3. Gen_Total_Loss  : This is the total loss that the Generator tries to minimize. This is a linear combination of loss for consistency between left and right disparity maps, loss for smoothness of disparity maps and the     

Loss

G

Loss_GAN

G

Loss_GAN

Results And Conclusion

Gen_loss.png

Now these are very interesting graphs:

  • We can see that  the Discriminator loss goes down  at first. This is because the Generator is generating bad disparity maps. So during the initial phase of training Disparity Smoothness loss and Left-Right Consistency loss help the generator stable depth map representations.

  • But as Training progresses, at around 12,000 steps the depth-maps become better. That's when the Discriminator loss starts to increase again. This is when the reconstructions become more realistic and the artifacts due dot depth-map smoothing loss are removed.

  • The last figure shows the total loss for the Generator.

(a)

Dis_loss.png
total_loss.png

(b)

(c)

Fig. 7 (a) The Generator loss, as shown in eqn (6). (b) is the Discriminator loss, eqn.(5) and (c) shows the total loss, as shown by eqn.(7)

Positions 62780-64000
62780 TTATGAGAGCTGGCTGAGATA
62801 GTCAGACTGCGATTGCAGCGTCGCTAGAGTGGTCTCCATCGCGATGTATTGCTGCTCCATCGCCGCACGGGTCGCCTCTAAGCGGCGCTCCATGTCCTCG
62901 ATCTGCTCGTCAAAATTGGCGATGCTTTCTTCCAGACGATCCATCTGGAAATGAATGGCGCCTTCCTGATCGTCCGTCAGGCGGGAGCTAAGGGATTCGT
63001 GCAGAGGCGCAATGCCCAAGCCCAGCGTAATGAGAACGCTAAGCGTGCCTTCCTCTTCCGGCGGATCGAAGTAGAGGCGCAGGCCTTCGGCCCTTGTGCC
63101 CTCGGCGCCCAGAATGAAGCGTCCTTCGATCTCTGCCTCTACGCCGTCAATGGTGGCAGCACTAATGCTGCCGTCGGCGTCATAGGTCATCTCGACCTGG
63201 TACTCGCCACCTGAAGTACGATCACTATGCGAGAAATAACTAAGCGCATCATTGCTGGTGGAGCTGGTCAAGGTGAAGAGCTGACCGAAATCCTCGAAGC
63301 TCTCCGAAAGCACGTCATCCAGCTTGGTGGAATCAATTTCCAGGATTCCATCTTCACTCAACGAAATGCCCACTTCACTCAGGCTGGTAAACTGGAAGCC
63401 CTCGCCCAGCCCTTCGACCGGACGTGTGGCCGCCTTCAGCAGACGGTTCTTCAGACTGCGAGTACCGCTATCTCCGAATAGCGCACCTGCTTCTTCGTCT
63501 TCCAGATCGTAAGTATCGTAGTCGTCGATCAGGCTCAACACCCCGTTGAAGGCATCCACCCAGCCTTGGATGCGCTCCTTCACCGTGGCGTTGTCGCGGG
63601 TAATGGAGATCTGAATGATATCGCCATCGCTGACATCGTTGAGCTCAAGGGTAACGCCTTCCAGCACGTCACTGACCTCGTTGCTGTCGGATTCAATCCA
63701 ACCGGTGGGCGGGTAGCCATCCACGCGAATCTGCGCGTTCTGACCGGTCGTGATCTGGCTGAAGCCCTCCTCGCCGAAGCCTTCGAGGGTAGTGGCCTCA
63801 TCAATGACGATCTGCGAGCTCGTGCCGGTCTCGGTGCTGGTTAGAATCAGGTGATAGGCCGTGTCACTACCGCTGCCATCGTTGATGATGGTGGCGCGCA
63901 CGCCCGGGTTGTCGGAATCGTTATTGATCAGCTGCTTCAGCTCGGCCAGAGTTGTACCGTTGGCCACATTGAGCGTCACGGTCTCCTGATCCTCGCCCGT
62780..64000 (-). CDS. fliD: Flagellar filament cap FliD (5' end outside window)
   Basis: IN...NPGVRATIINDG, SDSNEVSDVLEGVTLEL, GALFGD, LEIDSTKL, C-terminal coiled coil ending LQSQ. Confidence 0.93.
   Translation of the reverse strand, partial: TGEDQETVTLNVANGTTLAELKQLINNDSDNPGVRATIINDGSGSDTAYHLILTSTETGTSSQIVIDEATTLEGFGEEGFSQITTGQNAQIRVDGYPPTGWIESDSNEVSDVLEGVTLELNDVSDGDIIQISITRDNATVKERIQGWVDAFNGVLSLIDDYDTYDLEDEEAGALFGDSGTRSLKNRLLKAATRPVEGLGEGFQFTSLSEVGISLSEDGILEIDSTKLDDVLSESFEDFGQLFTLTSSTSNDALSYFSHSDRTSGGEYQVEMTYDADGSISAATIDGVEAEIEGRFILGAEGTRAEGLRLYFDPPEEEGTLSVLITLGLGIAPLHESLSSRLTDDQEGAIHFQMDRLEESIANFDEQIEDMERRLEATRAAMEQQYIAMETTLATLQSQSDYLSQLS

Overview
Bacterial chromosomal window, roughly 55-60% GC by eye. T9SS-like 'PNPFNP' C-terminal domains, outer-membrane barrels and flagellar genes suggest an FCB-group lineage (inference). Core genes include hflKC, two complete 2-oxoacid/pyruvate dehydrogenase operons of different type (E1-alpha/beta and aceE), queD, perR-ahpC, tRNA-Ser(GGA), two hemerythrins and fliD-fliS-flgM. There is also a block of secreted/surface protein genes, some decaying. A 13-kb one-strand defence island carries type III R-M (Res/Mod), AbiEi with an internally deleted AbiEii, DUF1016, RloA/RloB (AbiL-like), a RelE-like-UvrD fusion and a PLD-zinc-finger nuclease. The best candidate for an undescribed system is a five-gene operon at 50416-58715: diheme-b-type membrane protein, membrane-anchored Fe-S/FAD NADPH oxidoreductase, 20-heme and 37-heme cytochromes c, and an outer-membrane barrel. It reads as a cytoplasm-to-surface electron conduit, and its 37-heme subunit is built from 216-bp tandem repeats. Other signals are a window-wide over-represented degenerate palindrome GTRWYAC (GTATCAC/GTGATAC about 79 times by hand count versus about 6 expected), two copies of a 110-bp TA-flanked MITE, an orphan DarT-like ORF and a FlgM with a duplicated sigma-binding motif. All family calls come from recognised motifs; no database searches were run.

left1.png

(a)

sintel1.png

(c)

disprity_1.png

(b)

sintel2.png

(d)

  • The network was trained with 1500 pairs of stereo images, collected in a Sorghum field. Since, we did not have any ground truth data for depth-maps, the evaluation was done over synthetically generated images in the MPI Sintel data-set. The algorithm had a mean absolute error of 9.28% from the ground truth disparity map.

  • Fig. 8 are depth maps generated for images of Sorghum and MPI SIntel data-set respectively.

Fig.8 (a) and (c) show the sample input images and (b) and (d) show the corresponding generated depth-maps.

Future Work : This was a just a class project with limited resources. In future, I would like to run test the architect over bigger data-set like CityScapes. I would like to delve into techniques to make the training more stable. Possibly use a bigger network, inspired from HD-GAN and do more comprehensive evaluation on open source data-sets